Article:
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Rising synchrony controls western North American ecosystems

April 3, 2018

Along the western margin of North America, the winter expression of the North Pacific High (NPH) strongly influences interannual variability in coastal upwelling, storm track position, precipitation, and river discharge. Coherence among these factors induces covariance among physical and biological processes across adjacent marine and terrestrial ecosystems. Here, we show that over the past century the degree and spatial extent of this covariance (synchrony) has substantially increased, and is coincident with rising variance in the winter NPH. Furthermore, centuries‐long blue oak (Quercus douglasii) growth chronologies sensitive to the winter NPH provide robust evidence that modern levels of synchrony are among the highest observed in the context of the last 250 years. These trends may ultimately be linked to changing impacts of the El Niño Southern Oscillation on mid‐latitude ecosystems of North America. Such a rise in synchrony may destabilize ecosystems, expose populations to higher risks of extinction, and is thus a concern given the broad biological relevance of winter climate to biological systems.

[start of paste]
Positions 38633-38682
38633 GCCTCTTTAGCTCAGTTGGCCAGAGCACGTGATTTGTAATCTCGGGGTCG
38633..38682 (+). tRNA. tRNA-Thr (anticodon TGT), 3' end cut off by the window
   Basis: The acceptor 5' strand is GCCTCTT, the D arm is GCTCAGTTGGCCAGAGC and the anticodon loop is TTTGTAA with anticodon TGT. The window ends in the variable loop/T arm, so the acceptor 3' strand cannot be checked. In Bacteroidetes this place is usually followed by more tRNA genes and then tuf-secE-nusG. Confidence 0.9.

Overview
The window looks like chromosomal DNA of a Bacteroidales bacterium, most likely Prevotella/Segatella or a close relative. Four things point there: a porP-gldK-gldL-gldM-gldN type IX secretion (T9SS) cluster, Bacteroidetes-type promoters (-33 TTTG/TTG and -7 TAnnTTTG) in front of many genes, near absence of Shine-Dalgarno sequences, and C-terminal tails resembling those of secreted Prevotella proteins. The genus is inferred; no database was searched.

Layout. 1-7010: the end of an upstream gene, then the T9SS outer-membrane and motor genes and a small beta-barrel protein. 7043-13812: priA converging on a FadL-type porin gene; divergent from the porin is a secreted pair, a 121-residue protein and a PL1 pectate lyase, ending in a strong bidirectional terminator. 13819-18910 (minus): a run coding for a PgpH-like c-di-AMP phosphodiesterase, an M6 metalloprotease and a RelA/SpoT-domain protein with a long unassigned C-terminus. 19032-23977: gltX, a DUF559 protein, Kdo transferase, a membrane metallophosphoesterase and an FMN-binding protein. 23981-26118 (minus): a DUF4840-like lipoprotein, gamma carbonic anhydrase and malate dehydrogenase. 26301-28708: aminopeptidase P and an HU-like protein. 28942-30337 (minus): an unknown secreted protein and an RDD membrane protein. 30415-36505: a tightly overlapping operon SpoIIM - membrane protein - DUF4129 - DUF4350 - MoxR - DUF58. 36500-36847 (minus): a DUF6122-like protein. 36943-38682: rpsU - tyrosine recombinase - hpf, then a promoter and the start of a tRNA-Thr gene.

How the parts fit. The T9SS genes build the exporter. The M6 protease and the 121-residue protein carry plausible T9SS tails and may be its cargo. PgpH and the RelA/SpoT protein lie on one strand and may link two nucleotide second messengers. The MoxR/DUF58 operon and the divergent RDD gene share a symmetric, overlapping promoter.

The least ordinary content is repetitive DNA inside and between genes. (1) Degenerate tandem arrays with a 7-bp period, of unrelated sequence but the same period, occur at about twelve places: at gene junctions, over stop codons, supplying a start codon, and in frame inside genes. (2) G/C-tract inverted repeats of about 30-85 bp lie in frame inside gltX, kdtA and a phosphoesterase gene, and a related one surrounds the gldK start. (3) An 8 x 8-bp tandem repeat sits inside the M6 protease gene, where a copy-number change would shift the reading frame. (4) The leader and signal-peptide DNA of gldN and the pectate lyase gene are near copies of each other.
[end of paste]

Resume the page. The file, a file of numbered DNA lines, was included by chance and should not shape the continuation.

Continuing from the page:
Publication Year 2018
Title Rising synchrony controls western North American ecosystems
DOI 10.1111/gcb.14128
Authors Bryan A. Black, Peter van der Sleen, Emanuele Di Lorenzo, Daniel Griffin, William J. Sydeman, Jason B. Dunham, Ryan R. Rykaczewski, Marisol Garcia-Reyes, Mohammad Safeeq, Ivan Arismendi, Steven J. Bograd
Publication Type Article
Publication Subtype Journal Article
Series Title Global Change Biology
Index ID 70196345
Record Source USGS Publications Warehouse
USGS Organization Forest and Rangeland Ecosystem Science Center